In the second half of the IV century part of the Alans, following the Huns, moved from Caucasus to West Europe. The presence of the Alans in West Europe is attested by several chronicles, but we can find also many alan place names in Italy, Switzerland, France and Spain. Except for the works of Bachrach
(Appendix 1 to A History of the Alans in the West) and Thordarson (Gallia Alanica) one can not find recent studies on this relevant subject.
Heightened Ethnic Awareness among Ethnicities in Iran: Azerbaijanis‟ Tepid Response to the Socalled “Green Movement”
Islamic Revolution of 1979 and downfall of the Pahlavi rule entertained hopes for social freedom and democracy almost for all Iranians in general and for the ethnic peoples in particular. After the end of Iran-Iraq war and passage of a decade under Islamic rule, ethnic peoples of Iran found themselves being treated by the same policies experienced under Pahlavi regime. The collapse of the Soviet Union and the demographic changes in the region such as creation of independent Turkic states of Kazakhstan, Kirgizstan, Uzbekistan, and Turkmenistan in the Central Asia and Azerbaijan in Caucasus could not alter the mind sets of the Islamic rulers to relax the social conditions for the ethnic peoples of Iran. Different Iranian ethnic people continued to express their resentment to the Islamic government‘s treatment of their language and culture in different ways. Azerbaijanis comprising a great majority of the ethnic peoples have opted non-violent responses to the suppression of their language and culture and the denial of their identity. They have kept a low profile with respect to the so-called ―Green Movement‖.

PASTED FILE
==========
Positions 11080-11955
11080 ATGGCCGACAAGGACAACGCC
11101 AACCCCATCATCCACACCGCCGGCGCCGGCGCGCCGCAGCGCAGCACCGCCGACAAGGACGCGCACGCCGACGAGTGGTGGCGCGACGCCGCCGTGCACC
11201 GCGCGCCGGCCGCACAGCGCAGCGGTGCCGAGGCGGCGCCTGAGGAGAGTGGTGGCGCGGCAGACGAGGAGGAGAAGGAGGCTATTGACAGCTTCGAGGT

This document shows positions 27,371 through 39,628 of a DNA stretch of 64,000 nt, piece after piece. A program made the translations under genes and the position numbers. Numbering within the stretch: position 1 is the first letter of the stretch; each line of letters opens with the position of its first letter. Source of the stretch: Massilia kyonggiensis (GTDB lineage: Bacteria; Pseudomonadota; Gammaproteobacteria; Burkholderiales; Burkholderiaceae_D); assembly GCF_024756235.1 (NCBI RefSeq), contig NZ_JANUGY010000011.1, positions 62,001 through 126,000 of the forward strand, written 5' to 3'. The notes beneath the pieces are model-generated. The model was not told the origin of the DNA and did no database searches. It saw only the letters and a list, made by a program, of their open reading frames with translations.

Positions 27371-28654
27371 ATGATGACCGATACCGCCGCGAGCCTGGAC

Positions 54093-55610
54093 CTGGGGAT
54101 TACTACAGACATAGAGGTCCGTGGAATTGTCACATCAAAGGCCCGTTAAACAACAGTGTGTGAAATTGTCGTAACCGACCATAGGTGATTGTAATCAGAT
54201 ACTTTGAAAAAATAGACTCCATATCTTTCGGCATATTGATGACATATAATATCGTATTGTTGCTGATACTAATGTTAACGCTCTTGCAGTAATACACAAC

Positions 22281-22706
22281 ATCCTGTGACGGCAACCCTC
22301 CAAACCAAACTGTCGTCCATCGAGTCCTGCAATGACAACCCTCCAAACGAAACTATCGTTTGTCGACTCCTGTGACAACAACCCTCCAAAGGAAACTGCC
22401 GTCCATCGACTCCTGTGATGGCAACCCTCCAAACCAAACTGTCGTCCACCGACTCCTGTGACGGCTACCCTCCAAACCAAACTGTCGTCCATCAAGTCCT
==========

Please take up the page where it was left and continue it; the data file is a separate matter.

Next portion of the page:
They have published a good number of articles and statements pertaining to their non-involvement in the Green Movement, and they have expressed disillusionment and mistrust toward their Persian speaking fellow countrymen. The publication of a caricature in the government owned newspaper; Iran dated 4-18-206, which carried derogatory remarks against Azerbaijani Turks engulfed Azerbaijani cities in street protests of the youth. The huge outpour of wrath and anger by the Azerbaijani youth in the summer of 2006 during which a number of youths were killed and many numbers were arrested received very little coverage in country‘s media or the outside opposition media controlled by the ―Aryan myth worshiper‖ compatriots. Analyzing the most recent literature, this paper will study Azerbaijanis‘ lack of involvement in the Green Movement, and it will explain how Azerbaijanis‘ concept of democracy for Iran differs from that of the so-called Green Movement supporters
Lexemes of Semitic Origin in Iranian Languages of the South Caucasus